Evacuated Tube with Steam

  • #1
aluminumholds
3
0
Hey everyone,

I'm building my first evacuated tube solar oven and I seem to run into a problem I can't get around. First of all, I am going to use half inch type K copper pipes with water as a heat transfer fluid. I am putting a vacuum (100 mbar or so) on the tubes to lower the boiling point of the water. The tubes are about 10 feet long, giving me a volume of 23.56 in^2. I'm doing this in order to have the water in vapor form most of the time in order to superheat the steam and achieve temperatures higher than 212F. If my highest pressure can be 120 psi, according to Copper.org which describes pressure rating for brazed joints using saturated steam, what is the amount of water I need to add to the pipes in order not to exceed that pressure?

Thanks in advance for your help and advice, it'll really help me out :)
 

Answers and Replies

  • #2
rbelli1
Gold Member
1,041
408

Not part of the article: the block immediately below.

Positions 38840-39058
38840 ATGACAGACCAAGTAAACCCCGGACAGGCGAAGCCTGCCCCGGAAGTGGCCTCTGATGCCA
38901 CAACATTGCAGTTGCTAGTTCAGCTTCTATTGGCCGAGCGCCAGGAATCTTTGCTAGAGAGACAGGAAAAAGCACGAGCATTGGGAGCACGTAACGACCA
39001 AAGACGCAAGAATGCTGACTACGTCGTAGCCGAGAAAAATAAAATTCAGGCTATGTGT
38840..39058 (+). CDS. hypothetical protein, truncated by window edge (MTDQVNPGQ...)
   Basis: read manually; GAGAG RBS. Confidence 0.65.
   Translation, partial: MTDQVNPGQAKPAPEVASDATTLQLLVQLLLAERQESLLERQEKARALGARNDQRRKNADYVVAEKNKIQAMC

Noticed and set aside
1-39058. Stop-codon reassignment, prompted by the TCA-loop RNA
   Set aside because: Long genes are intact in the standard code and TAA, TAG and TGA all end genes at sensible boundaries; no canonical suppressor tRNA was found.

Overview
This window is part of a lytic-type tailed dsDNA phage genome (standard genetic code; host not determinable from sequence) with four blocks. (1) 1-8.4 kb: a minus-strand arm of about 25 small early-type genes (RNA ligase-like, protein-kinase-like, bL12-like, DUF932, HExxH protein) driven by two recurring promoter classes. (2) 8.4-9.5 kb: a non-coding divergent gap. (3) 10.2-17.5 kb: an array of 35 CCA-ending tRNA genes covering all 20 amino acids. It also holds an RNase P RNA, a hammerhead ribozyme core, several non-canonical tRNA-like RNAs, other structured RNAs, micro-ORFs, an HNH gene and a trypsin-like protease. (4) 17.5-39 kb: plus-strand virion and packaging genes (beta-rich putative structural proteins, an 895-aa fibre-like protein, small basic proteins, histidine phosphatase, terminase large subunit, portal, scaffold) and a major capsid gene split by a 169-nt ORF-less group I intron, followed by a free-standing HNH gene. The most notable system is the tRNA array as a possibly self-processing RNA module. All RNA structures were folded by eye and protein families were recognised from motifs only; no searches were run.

What is the maximum temperature you are looking to operate at?

BoB
 
  • #3
aluminumholds
3
0
What is the maximum temperature you are looking to operate at?


400F would be my max temperature in the heat pipes.
 
  • #4
rbelli1
Gold Member
1,041
408
This http://www.slideshare.net/muhammad_anam/steam-tables
might be helpful. I don't know how to calculate for your situation. I just know that the temperature is important.

If you keep the vapor pressure below your 120psi then any amount of water is OK. Could you limit the temperature to 340F? If I am reading the linked tables correctly you then stay below 120psi at any volume. You would also keep a liquid phase at all times.

BoB
 
  • #5
aluminumholds
3
0
This http://www.slideshare.net/muhammad_anam/steam-tables
might be helpful. I don't know how to calculate for your situation. I just know that the temperature is important.

If you keep the vapor pressure below your 120psi then any amount of water is OK. Could you limit the temperature to 340F? If I am reading the linked tables correctly you then stay below 120psi at any volume. You would also keep a liquid phase at all times.

Thanks for the table BoB, they'll definitely be useful. As of know I don't have a way to limit temperatures...however I've done some more reading and know that I need to have saturated steam, not superheated steam; to capture the latent heat of water condensing.
 

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